I find myself sniping at the local trail advocacy group more and more, and it is not a quality of my character that I admire. Whining all comes from the same place, a desire for attention. I’m no different. I feel that certain issues were not given proper attention, and until that balance is rectified I will just have to sit on the sidelines and spit in someone’s soup.

This might get boring, being a mix between “Ain’t it awful” and “It was better back when” but nobody pays me to write so I am just going to satisfy myself.

I can’t follow a group that doesn’t recognize its heritage. If you don’t know where you came from, then how do you know where you are going?

Learning to ride in this town there have always been certain names that stood for cycling. Local legends who macheted through urban seams and forgotten parks to carve out gnarly trails and pioneer connectors that opened up huge swaths of territory to mountain bikers. Some of them just rode, and tackled ever more challenging feats like riding to the end of the land at St. Marks then swimming their bikes across the river and riding further into the salt marsh. Riding mountain bikes was not a sport, it was a statement. Classic lines like the Park Ave gazebo run or MLK Jr through Frenchtown were run like downhills at Whistler, and stairs were de riguer to the culture. Cross-forest epics that ended in glory at a sinkhole, or defeat at a barbed wire fence filled Saturdays and Sundays, Thursdays and Mondays.

Many of those early pioneers are still around. In the push to organize, they failed to adapt. Being individuals and visionaries, they lacked the bureaucratic skills to survive on the reservation. Like Crazy Horse, they fought a doomed battle and lost.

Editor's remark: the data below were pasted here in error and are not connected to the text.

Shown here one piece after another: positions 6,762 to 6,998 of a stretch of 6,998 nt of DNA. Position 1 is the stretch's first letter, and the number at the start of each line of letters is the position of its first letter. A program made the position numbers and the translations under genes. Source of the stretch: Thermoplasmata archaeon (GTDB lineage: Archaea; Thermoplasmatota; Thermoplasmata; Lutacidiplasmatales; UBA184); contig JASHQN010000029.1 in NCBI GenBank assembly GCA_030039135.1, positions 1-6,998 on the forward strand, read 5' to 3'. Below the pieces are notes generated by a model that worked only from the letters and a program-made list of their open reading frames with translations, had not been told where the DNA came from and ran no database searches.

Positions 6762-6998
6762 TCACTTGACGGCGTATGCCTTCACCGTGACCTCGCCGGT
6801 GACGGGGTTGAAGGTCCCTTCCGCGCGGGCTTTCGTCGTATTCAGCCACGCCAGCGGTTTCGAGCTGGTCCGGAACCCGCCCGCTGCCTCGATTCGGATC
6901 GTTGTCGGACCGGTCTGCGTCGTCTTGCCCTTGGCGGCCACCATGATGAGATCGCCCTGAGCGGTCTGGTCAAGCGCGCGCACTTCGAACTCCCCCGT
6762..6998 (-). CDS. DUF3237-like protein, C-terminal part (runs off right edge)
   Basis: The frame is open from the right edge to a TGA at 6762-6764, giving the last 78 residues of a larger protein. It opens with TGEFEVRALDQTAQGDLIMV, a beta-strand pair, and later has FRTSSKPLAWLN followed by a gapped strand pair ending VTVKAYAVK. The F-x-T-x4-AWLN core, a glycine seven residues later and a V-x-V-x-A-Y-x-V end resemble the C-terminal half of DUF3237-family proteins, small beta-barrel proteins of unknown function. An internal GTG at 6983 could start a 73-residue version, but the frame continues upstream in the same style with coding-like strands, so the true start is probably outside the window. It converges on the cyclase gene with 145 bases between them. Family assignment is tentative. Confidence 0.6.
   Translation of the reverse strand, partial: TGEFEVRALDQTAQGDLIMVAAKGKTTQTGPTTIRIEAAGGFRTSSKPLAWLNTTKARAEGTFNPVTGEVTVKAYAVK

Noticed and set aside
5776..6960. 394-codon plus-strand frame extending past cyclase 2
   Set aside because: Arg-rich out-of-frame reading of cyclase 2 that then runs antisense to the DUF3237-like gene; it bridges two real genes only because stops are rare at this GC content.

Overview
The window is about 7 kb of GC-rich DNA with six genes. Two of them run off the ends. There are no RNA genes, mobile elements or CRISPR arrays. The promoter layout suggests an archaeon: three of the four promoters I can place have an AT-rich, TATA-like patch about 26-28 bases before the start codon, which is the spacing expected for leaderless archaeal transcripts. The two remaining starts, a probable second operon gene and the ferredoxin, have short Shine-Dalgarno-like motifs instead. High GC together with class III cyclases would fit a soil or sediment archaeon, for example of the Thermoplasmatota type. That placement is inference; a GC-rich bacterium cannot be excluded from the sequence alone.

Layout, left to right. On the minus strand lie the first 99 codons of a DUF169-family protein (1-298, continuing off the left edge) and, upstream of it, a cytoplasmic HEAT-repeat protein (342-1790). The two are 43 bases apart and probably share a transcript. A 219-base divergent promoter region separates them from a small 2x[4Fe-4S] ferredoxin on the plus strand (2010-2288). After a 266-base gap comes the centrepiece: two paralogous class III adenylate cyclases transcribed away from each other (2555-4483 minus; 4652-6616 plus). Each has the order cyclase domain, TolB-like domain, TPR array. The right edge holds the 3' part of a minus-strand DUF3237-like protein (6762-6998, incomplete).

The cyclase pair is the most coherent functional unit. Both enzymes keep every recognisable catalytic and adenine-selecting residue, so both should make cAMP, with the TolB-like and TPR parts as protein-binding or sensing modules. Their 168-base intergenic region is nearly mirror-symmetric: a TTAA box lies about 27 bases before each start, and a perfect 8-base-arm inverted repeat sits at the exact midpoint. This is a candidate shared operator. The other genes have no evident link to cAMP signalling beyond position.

That culture still thrives in Tallahassee. Anyone with the guts can show up at 8:45 A:M at Lafayette park on Sunday mornings and get their legs ripped off. Don’t make dinner plans, or expect your spouse to be able to come pick you up. Cars might not be able to get there. You might have to carry your bike, ride over a log, outrun some dobermans, and get chiggers. It is understood that there is no obligation to wait, such grace is a courtesy. It is the most inconvenient of rides.

Some of these pioneers anchor a bicycle culture the recreational rider knows nothing of, keeping regular folks rolling on thirty dollar bicycles. They complete 900 mile round trip rides in a week and draft semi-trucks on Immokalee Highway. No sponsors or support team, they do it for love.

Others took their vision and skills to big cities, where a machete is wrapped in oilcloth somewhere in a cedar trunk.

Maybe with some of them in charge less would have happened. We might not have a roly-poly thing at the Cadillac trail, and I might still hate the rooty mess of Tom Brown park. Munson would be over-run by horses and motorcycles.

Perhaps I personally am much better off as a rider in this town now, but reservation braves still dream by the fire drinking government whiskey and singing tribute to the fallen and free.



5 Responses to Tradition

  1. Sustainable trail design does not have to mean roly-poly riding. Rehabbing trails to accommodate high usage levels should not equate to converting a Hopkins Eatery into a Subway.

    It may require a bigger scar in the beginning but after a season passes, the sustainable line should be tight, with branches overhead and ample roots below.

    To old schoolers who moan about the good ole days when trails went straight up the fall line and only and few people rode them, I say quit your moaning.

    To purists who bemoan the proliferation of root-less roly- poly trails, your concerns should be considered and peace pipes smoked. I’m not sure what can be done about that but I know it will always be an issue when dealing with volunteer crews and crew leaders with different skill sets and opinions, albeit the best intentions. It’s a fine line that should be purposefully walked.